Parents and community members love to know about the teachers who work in the schools. Have the kids interview all the teachers in a school, writing up a bio of each instructor and tagging a photo of them on Instagram. The filters make even the poorest photos look professional! You can take pictures of homework questions or even some of the answers to the problems.

Math in the Real World
Similar to digital storytelling, this would allow students to explore issues in their world through a visual medium. I want them to engage in citizen journalism. Students can use the mobile devices to express their social voice and find math in the real world by tying together photos of math concepts and definitions.

Math Prompts
Last year, I found photographs and created writing prompts. Sometimes, they were geared toward poetry or narrative while other times they were persuasive or informational. I will encourage students to develop their own photo prompts using Instagram.  Having photos where students come up with their own math story problems by a photo.  

Metaphors in Math
I will give students concepts from any of the subject areas and ask students to find a metaphor that fits the concept. They will use Instagram to find the metaphor and then describe it in the comments section. 

What ways can you think of where you could use Instagram in your classroom?  What other types of iPad applications do you use in the math classroom?

Check out two sites that offer educational ways of incorporating Instagram into the classroom below:
10 Instagram Ideas
Creative Ways of using Instagram

Download the app here: Instagram

KUCE Taxonomy

I was trying to think of ways of implementing more Bloom's Taxonomy in my classroom and I had an epiphany.  Bloom's Taxonomy is dated for 21st Century learners and does not give students the freedoms of a classroom atmosphere for the real-world.  So I came up with my own taxonomy: KUCE Taxonomy.  It takes bits and pieces from Bloom's along with some adaptations of my own.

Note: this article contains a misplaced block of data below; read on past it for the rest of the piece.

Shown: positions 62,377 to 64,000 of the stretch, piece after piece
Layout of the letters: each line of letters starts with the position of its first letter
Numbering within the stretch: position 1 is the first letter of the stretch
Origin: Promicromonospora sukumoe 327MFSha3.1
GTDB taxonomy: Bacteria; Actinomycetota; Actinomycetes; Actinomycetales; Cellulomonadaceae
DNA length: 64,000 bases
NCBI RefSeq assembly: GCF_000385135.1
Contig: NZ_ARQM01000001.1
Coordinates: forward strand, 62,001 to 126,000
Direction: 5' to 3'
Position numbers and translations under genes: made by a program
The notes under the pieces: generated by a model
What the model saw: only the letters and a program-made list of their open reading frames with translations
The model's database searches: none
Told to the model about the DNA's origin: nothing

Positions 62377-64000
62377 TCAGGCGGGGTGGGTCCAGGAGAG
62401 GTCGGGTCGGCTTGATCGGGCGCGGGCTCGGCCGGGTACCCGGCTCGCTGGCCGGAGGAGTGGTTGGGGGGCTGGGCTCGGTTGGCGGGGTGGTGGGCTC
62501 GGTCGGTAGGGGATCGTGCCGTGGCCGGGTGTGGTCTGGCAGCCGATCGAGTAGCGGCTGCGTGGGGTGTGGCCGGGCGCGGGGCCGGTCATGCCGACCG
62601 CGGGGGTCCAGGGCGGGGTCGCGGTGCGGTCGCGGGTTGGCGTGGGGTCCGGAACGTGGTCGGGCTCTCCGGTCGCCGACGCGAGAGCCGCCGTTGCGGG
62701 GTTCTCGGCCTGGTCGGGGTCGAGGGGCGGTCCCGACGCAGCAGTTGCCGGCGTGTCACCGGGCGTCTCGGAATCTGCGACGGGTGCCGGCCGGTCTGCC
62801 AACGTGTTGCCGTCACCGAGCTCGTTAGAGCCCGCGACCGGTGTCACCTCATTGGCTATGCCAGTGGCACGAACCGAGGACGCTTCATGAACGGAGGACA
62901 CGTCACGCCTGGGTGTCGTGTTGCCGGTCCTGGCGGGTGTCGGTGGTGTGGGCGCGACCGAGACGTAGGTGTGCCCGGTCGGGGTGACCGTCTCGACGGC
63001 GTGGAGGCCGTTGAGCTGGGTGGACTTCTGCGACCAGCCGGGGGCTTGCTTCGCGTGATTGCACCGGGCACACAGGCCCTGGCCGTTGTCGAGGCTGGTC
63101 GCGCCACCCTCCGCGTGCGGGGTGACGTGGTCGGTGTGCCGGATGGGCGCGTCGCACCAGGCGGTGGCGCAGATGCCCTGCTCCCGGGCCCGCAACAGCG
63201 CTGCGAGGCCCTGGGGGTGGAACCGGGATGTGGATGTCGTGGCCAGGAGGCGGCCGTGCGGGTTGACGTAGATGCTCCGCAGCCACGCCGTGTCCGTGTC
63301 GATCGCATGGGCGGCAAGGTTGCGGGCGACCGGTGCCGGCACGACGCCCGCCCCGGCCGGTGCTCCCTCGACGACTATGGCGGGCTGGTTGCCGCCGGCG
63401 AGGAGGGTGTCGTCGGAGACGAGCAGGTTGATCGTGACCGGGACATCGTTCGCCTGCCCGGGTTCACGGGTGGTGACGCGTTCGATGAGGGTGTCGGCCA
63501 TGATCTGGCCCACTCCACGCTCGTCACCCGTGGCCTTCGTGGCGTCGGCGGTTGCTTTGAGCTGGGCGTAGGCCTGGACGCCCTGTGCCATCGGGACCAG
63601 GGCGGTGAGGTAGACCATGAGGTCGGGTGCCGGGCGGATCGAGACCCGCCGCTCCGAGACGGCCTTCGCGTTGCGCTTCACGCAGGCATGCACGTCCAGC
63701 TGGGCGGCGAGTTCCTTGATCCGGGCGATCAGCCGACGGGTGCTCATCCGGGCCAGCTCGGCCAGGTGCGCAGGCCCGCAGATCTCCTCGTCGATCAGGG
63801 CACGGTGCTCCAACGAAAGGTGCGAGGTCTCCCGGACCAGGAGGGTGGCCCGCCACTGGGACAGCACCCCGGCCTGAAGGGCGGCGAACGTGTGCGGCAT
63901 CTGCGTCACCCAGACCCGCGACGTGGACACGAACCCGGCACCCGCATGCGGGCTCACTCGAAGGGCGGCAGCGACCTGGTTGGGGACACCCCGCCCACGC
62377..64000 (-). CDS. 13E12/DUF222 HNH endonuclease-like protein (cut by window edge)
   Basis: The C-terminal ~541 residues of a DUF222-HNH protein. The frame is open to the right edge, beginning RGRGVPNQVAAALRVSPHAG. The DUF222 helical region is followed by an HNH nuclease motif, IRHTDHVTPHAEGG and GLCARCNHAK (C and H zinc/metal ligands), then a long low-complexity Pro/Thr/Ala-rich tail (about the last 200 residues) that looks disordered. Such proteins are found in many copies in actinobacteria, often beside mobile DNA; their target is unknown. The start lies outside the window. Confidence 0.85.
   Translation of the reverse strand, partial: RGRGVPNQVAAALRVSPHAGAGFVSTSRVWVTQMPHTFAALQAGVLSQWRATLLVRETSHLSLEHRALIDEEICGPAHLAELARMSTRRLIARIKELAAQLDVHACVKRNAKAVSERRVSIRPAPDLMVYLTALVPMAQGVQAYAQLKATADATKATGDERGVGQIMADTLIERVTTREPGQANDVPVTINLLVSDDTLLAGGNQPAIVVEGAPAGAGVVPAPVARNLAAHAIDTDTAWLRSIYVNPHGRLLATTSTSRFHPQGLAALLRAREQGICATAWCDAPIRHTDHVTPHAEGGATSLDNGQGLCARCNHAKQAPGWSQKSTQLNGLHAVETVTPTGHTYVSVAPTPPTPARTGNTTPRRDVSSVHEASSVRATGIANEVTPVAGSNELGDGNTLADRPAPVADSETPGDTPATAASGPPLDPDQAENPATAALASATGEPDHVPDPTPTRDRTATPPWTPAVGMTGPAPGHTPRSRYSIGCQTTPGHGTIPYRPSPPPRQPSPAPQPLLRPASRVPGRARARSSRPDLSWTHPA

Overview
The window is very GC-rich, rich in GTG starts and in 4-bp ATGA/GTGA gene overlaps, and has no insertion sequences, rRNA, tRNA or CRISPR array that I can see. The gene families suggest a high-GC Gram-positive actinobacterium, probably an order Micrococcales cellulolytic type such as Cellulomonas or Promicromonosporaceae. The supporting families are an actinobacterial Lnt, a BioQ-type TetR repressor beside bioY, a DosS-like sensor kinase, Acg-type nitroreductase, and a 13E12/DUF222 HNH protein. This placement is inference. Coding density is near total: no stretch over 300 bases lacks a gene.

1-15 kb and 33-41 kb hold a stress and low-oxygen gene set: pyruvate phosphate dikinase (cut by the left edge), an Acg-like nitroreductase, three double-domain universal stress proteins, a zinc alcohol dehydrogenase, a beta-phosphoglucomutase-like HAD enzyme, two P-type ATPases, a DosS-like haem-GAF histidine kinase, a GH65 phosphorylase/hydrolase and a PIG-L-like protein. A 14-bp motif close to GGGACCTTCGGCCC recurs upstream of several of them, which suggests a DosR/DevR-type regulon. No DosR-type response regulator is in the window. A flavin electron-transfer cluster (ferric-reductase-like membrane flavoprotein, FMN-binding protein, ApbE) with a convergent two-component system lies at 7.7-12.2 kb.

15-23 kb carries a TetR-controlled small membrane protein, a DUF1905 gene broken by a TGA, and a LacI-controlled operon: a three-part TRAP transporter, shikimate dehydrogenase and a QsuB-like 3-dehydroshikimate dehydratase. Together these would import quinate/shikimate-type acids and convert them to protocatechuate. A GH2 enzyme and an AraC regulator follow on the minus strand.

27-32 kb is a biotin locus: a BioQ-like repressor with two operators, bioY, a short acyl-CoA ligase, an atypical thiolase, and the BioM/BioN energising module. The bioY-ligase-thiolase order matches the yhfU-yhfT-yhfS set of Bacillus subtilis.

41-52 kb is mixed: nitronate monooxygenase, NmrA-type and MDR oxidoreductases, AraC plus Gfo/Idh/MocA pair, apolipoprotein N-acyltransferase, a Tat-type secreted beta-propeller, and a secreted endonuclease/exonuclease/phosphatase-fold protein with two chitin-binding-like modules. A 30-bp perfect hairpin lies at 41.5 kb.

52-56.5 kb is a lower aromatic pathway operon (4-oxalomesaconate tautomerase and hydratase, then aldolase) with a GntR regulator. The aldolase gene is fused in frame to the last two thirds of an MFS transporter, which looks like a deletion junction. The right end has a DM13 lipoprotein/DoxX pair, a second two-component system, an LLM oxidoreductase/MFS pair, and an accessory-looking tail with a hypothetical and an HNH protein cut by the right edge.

K: Know
In Bloom's Taxonomy the first two base stages of the pyramid are remember and understand and if you combine these two bases together you get know. Students remembering and understanding the material is normally done in one or two days depending on the material.  Students in most classrooms listen to lectures and either understand or don't.  In my classroom I want students to know the material and be able to get to the next step in the learning process as quickly as possible.  I believe that knowing something is just the first step in the process of learning.

U: Use
Again in Bloom's Taxonomy the next two steps in the pyramid are Apply and Analyze, in my understanding this is using the material that you know.  After students know and understand the material, I want them to use the material in my classroom, in the picture below of the actual taxonomy it is semi-broken down into two different parts: examples and real world.  I put a wavy line between the two, because you can use different ways of using the material and sometimes it may not be examples or going as far to the real world, but the line is blurred and in my classroom I want to have students come up with examples and once they have mastered using examples I want them to learn how to use this information in the real-world.

C: Create
Once students know the material and can use the material, the next logical step is create and in Bloom's Taxonomy this changes a little bit (Bloom has it at the pinnacle of the pyramid).  Once again I have semi-broken down the creative stage in to two parts: local/community and global.  For 21st Century learners, students need to be able to apply their knowledge in their community and globally, students need to be informed citizens and care about the world they live in.  The arrows are in their, because students need to be moving in the direction of global learning and thinking about others outside of their local bubbles.  In my classroom for example, students might create a presentation for the classroom then students set up either a website to take their use of knowledge to the next level the global web.  In other classrooms it might be researching tyrannies in other parts of the world, not just their own backyard.